Trade West was selected Aug. 21 to grade and repair shoulder erosion to a section of Canyon Crest Boulevard.
The Virgin Valley Water District Board of Directors awarded the $4,800 contract after a brass fitting on the end of a two-inch, high-density, polyethylene pipe came off on Aug. 6. Water gushed from the open pipe at an estimated 1,000 gallons per minute, General Manager Ken Rock told the board.
That stretch of Canyon Crest is near the Abbott Wash and close to where Canyon Crest turns and becomes Horizon Boulevard. The undeveloped area is little trafficked and Rock admitted it’s not known how long the water flowed and how much was wasted.
The capped pipe was put in place during the community’s earlier expansive growth period, Rock explained. When growth slowed, many areas which were being prepared for development were not completed.
In his memo to the board on the repairs, Rock noted, “This event has made our field crew re-assess the many live laterals coming out of the ground in areas of the city where fast development was expected several years ago.” Based on that assessment a number of vulnerable, larger exposed pipes were identified and the laterals were closed off at the mains. Smaller one-inch laterals in residential areas do not have surface access.
A discussion to select a date for a public workshop to review possible changes to the Virgin Valley Water District’s charter was unanimously tabled until the next VVWD Board meeting on Sept. 5. The proposed workshop would solicit input on making changes to the charter to allow for the election of all five board members. The board now consists of three elected members and two appointed members, one from the City of Mesquite and one from Bunkerville Township. The discussions would also include but not be limited to compensation for serving on the board and redistricting.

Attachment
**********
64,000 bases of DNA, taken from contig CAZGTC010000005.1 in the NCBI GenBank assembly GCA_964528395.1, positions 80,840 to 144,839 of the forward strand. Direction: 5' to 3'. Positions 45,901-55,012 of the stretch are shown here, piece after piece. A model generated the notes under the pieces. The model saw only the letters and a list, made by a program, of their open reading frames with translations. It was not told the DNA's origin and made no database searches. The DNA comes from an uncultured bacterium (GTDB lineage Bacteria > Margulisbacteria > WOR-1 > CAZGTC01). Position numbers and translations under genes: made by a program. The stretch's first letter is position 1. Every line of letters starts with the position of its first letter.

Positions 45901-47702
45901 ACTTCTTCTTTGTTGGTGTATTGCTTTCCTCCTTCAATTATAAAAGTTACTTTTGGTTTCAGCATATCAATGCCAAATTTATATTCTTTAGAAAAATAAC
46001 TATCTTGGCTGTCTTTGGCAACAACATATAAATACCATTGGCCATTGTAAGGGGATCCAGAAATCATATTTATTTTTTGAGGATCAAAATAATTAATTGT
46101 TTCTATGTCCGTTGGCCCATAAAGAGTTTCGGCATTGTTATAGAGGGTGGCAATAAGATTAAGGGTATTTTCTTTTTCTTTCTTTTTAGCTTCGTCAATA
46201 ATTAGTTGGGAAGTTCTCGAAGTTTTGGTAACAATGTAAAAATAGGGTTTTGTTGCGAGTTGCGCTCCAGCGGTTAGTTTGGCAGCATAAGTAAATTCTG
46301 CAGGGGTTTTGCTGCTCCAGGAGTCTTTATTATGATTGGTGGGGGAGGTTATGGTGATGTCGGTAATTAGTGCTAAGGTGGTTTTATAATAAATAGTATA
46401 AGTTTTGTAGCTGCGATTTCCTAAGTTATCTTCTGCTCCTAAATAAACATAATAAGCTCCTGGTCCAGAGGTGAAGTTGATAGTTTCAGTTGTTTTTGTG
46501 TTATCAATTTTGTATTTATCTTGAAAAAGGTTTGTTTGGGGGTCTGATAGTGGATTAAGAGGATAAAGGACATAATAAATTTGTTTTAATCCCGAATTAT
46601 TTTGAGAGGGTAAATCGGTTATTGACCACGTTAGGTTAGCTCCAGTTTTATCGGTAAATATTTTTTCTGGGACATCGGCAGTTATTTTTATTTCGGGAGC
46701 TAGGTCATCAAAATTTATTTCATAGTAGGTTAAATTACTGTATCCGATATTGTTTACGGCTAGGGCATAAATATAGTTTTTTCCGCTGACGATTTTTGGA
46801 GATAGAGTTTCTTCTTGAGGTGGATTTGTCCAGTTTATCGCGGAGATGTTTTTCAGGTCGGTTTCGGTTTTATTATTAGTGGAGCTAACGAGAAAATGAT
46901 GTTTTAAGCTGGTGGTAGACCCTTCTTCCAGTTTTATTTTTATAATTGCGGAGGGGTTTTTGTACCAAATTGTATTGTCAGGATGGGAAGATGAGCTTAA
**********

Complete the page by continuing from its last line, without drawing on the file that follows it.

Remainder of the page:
Directors Kenyon Leavitt and Rich Bowler encouraged the board not to move forward until after the upcoming Mesquite City Council and Bunkerville town board meetings. Leavitt noted, “I’d like to hold this until the Bunkerville town board has had a chance to discuss and give us their recommendations.” He also added later in the meeting that, “Basically it’s our call at the end but I think we all represent people in the community.” Bowler agreed, “Bottom line is we represent the water district and we need to do what is best for the water district.”
Director Ted Miller, who requested the change at the Aug. 7 VVWD meeting, said he understood their reasoning, but stressed the need to move on the issue since public input was important.
Board President Karl Gustaveson agreed, noting, “Our consultant (Warren Hardy) has made it real clear to us that this is an item that needs some public input so we’re probably going to have a couple of public meetings.”
The public hearings are necessary since any changes would have to go to upcoming the Nevada Legislature for approval. Bowler added, “… he (Hardy) also indicated we need to be pretty much united to go in front of the (Nevada) Senate with this.”